By the time most people decide to head to their local dealer, they have already pretty much decided what car they want to buy, which is usually the same make as their old car. At that point it is largely just a matter of negotiating with the dealer on price. Tesla, as a new carmaker, would therefore rarely have the opportunity to educate potential customers about Model S if we were positioned in typical auto dealer locations.

That is why we are deliberately positioning our store and gallery locations in high foot traffic, high visibility retail venues, like malls and shopping streets that people regularly visit in a relatively open-minded buying mood. This allows us to interact with potential customers and have them learn about our cars from Tesla Product Specialists before they have decided which new car to buy. The Product Specialists are also trained to answer questions about electric vehicles in general, not just ours. They are not on commission and they will never pressure you to buy a car. Their goal and the sole metric of their success is to have you enjoy the experience of visiting so much that you look forward to returning again.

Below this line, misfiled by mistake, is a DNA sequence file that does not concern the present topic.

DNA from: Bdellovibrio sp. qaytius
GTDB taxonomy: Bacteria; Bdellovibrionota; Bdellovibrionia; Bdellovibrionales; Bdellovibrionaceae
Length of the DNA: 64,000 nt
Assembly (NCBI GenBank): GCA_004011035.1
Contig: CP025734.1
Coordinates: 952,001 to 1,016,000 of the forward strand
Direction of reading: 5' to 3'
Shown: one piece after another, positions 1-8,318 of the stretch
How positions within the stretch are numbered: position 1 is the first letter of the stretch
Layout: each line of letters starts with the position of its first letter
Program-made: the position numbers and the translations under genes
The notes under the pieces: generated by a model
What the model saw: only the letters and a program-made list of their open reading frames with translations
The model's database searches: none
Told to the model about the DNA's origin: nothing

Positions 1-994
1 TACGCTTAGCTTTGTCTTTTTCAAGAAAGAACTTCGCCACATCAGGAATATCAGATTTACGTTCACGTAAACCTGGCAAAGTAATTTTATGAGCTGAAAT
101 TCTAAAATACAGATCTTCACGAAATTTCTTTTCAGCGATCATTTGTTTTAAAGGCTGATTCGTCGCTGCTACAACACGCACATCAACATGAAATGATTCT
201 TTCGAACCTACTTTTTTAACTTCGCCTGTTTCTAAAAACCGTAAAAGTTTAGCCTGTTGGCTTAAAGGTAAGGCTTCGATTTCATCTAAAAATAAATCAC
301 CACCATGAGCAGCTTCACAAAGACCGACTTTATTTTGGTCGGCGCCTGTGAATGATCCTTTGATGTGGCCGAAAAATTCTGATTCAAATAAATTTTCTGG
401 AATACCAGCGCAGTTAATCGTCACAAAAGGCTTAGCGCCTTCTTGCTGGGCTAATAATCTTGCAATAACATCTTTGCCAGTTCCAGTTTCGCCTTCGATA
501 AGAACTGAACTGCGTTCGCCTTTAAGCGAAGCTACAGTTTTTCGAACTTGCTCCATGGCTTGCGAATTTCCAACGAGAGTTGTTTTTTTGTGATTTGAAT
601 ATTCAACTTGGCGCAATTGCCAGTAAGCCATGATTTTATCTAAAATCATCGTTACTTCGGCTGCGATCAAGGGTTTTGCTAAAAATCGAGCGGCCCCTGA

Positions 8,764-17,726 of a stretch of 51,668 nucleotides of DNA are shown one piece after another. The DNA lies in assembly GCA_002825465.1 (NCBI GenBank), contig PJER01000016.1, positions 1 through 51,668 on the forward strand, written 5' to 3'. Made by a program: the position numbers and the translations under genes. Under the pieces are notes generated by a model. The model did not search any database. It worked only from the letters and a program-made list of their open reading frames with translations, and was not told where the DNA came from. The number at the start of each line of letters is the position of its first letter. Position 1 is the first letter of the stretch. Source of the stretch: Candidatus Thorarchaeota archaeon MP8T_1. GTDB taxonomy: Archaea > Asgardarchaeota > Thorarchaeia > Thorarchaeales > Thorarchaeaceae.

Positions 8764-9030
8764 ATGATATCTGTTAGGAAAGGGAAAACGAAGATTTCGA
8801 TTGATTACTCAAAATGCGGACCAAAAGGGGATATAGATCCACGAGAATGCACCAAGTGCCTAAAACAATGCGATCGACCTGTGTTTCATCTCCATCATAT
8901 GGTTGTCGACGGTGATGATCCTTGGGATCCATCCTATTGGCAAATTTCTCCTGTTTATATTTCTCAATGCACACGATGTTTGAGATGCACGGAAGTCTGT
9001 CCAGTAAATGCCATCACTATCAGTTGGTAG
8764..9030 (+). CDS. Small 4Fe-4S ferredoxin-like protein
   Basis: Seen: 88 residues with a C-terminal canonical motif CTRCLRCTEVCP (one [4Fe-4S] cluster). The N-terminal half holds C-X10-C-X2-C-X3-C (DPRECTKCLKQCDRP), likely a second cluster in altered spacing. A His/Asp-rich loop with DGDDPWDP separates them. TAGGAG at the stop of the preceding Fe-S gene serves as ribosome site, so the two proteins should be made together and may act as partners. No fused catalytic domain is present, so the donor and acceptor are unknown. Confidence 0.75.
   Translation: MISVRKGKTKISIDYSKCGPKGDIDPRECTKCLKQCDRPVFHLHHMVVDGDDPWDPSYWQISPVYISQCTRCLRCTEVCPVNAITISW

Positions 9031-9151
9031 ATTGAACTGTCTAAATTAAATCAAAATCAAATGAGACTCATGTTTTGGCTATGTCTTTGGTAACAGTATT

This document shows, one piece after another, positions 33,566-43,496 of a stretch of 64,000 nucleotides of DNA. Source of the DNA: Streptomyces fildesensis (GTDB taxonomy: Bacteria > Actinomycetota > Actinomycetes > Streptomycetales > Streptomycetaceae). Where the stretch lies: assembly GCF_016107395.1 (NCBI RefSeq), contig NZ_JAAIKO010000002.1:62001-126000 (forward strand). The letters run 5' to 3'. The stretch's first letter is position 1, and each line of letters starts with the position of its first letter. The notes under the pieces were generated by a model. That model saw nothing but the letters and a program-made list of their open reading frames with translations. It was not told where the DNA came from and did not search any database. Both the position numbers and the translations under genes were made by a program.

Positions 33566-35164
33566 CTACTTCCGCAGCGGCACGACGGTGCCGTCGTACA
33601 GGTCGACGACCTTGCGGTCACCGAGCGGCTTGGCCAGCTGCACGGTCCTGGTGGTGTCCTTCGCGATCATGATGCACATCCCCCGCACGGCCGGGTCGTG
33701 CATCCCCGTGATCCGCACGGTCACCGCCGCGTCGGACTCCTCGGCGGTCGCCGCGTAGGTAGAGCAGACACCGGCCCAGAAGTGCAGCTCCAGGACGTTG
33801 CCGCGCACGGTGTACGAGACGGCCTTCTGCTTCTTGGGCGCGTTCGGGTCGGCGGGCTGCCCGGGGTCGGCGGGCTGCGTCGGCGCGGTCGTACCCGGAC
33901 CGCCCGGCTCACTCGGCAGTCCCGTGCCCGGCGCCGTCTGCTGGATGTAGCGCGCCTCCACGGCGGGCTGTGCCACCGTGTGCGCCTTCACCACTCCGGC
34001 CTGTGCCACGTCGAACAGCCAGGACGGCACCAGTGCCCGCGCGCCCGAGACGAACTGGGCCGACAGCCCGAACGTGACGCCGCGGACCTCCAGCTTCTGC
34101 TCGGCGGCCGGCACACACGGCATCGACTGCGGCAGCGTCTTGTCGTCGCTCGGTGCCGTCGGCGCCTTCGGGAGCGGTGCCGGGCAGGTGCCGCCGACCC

As it is, our Product Specialists could not sell you a car today under any circumstances, as Model S is already sold out several months in advance and there is no inventory on site. All they can do is get you to consider placing a reservation. Our stores are designed to be informative and interactive in a delightful way and are simply unlike the traditional dealership with several hundred cars in inventory that a commissioned salesperson is tasked with selling. Our technology is different, our car is different, and, as a result, our stores are intentionally different.


The U.S. automotive industry has been selling cars the same way for over 100 years and there are many laws in place to govern exactly how that is to be accomplished. We do not seek to change those rules and we have taken great care not to act in a manner contrary to those rules.

Automotive franchise laws were put in place decades ago to prevent a manufacturer from unfairly opening stores in direct competition with an existing franchise dealer that had already invested time, money and effort to open and promote their business. That would, of course, be wrong, but Tesla does not have this issue. We have granted no franchises anywhere in the world that will be harmed by us opening stores.

Regrettably, two lawsuits have nonetheless been filed against Tesla that we believe are starkly contrary to the spirit and the letter of the law. This is supported by the nature of the plaintiffs, where one is a Fisker dealer and the other is an auto group that has repeatedly demanded that it be granted a Tesla franchise. They will have considerable difficulty explaining to the court why Tesla opening a store in Boston is somehow contrary to the best interests of fair commerce or the public.

It is further worth noting that these franchise laws do not even exist in the rest of the world, where almost three quarters of premium sedan sales take place.